Editor’s note: This review was first published April 1, 2011.
‘Insidious’ scares you senseless until last third of movie
UPDATED – Suspense, that slow, agonizing build up, often proves more frightening than the actual act that’s supposed to scare us. It’s the sense of the unknown, while being acutely aware that something wicked this way comes. You hold your breath because it’s obvious some slithering nightmare is lurking around the corner, eagerly waiting to pounce. However, this suspenseful build-up can set you up for a mighty fall, and you can be left feeling the crescendo wasn’t worth the wait. And that’s no truer than with Hollywood’s newest horror flick, “Insidious.” While equal measures scintillating and enigmatic for the first two-thirds of the movie, “Insidious” falls completely flat in the last act, leaving you flummoxed and a little disappointed.
“Insidious,” a “Poltergeist”-style remake by James Wan (“Saw” movies), opens with the Lambert family moving into their new home. Father Josh (Patrick Wilson, “Hard Candy”) and mother Renai (Rose Byrne, “28 Weeks Later”), along with their two young sons and infant daughter, are acclimating to their new, beautiful, older home when odd occurrences start happening. At first, it goes unchallenged, but when a son, Dalton (Ty Simpkins), falls into a mysterious coma-like state, the magnitude of the situation becomes apparent. The family soon vacates the home, believing it to be haunted. But their troubles just hop along for the ride. This realization leads to another epiphany: It’s not the house that was haunted, it’s Dalton. Explanations and other-worldly adventures follow as Dalton’s parents fight to save their son from a demonic entity, summoning priests, psychics and two sad meshuggeners trying to be ghostbusters to aid them in their increasingly hopeless endeavor.
And while you may be hooked into the storyline at first, it doesn’t stay that way for long. The director skillfully merges suspense, horror and action to create an almost palpable sense of foreboding that blankets you. But somewhere along the way, the creativity and intelligence that permeated the movie seem to get possessed themselves, fall off the deep end and become ancillary to the whims of the modern horror genre.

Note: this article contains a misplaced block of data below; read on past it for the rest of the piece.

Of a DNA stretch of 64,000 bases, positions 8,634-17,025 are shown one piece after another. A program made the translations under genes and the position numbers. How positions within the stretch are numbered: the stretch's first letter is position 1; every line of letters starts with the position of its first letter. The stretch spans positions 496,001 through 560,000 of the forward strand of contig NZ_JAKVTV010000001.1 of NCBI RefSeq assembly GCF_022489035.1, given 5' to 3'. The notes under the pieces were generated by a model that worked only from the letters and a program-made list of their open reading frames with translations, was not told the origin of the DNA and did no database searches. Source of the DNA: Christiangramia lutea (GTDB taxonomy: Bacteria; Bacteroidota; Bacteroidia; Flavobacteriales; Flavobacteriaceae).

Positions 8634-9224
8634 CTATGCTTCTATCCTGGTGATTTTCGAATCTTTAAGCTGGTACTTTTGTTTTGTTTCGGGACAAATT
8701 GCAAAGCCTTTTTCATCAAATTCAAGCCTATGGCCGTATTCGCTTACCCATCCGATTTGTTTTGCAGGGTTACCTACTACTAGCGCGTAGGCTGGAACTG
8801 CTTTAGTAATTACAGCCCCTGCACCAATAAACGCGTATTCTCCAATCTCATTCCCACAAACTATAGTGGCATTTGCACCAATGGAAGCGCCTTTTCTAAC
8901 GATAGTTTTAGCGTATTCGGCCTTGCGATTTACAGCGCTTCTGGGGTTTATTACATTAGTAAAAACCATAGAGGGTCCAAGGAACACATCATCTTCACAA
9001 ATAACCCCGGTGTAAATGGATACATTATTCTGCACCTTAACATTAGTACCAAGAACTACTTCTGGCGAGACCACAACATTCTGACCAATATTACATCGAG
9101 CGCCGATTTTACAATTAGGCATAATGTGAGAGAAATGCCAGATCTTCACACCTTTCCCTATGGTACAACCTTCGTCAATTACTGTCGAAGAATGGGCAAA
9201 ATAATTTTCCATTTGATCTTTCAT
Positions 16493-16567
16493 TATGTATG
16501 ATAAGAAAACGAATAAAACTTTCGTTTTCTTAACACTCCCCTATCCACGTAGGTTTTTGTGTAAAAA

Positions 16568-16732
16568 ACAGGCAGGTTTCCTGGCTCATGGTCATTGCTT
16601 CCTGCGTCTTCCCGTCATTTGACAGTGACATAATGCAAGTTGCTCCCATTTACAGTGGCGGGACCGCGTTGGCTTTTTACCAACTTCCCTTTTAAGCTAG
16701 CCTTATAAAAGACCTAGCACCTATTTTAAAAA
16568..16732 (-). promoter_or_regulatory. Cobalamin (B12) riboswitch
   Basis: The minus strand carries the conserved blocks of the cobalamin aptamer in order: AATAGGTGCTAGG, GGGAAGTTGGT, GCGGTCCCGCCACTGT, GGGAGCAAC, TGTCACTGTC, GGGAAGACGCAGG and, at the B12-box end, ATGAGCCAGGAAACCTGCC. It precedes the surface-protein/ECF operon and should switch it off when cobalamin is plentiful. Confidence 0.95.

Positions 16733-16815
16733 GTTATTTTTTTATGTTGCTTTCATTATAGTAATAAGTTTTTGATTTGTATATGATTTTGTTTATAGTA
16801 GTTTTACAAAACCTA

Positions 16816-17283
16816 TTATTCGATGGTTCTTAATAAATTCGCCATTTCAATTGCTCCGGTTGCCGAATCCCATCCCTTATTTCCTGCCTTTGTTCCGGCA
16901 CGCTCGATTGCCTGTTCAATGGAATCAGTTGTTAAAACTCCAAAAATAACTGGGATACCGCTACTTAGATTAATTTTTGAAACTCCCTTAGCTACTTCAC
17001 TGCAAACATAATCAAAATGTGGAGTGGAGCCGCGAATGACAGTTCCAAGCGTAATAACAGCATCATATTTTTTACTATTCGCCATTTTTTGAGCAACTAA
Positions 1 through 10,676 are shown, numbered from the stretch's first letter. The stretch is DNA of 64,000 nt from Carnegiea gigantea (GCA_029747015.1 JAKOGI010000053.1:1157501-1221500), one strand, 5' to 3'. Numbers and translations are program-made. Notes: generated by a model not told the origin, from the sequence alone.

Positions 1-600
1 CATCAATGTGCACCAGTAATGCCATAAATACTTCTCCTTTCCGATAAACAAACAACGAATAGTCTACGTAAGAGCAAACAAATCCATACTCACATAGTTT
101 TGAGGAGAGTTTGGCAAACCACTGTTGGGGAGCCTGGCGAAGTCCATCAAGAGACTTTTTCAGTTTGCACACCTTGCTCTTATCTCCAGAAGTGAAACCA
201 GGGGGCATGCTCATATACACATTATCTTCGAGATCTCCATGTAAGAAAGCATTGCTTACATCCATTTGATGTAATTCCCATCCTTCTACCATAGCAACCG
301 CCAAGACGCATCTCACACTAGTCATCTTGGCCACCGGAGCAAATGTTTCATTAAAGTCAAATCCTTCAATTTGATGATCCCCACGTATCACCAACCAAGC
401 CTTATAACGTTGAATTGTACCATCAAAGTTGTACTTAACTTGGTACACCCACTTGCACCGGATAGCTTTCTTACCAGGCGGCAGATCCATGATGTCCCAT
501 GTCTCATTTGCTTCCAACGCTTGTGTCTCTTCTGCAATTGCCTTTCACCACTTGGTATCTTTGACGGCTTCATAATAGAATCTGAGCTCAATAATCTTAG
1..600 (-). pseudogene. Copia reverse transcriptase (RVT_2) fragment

This deterioration quickly unravels all the work the director, writer Leigh Whannell (“Saw” movies) and main actors had put into the majority of the movie. And there definitely was some good work going on there. Wilson and Byrne are great in their roles as embattled parents trying to save their son, and Whannell goes a long way in redeeming his mantra of “blood + guts = horror” by showing that a lack of gore can be scarier than a blood-drenched scene. And while the music was a bit overwhelming at times, it often proved to be the scariest part of the scene.
But no matter how terrified you are, it’s hard not to be bored when the action refocuses to a sit-down discussion in the living room with words like “astral projection” and “readings” being thrown around. But it gets worse, especially when demons start materializing in full form. It’s a shame rivaling the appearance of little green men in “Signs.”
All in all, “Insidious” goes a long way in living up to its name, but it sadly falls short at the worst possible time. Whatever happened during production, it’s obvious any sort of truncating, better writing or better editing would have gone a long way. That’s not to say “Insidious” isn’t creepy. It is. But it’s hard to take anything serious when the main antagonist is called the Lipstick-Face Demon.
Three insidious stars out of five.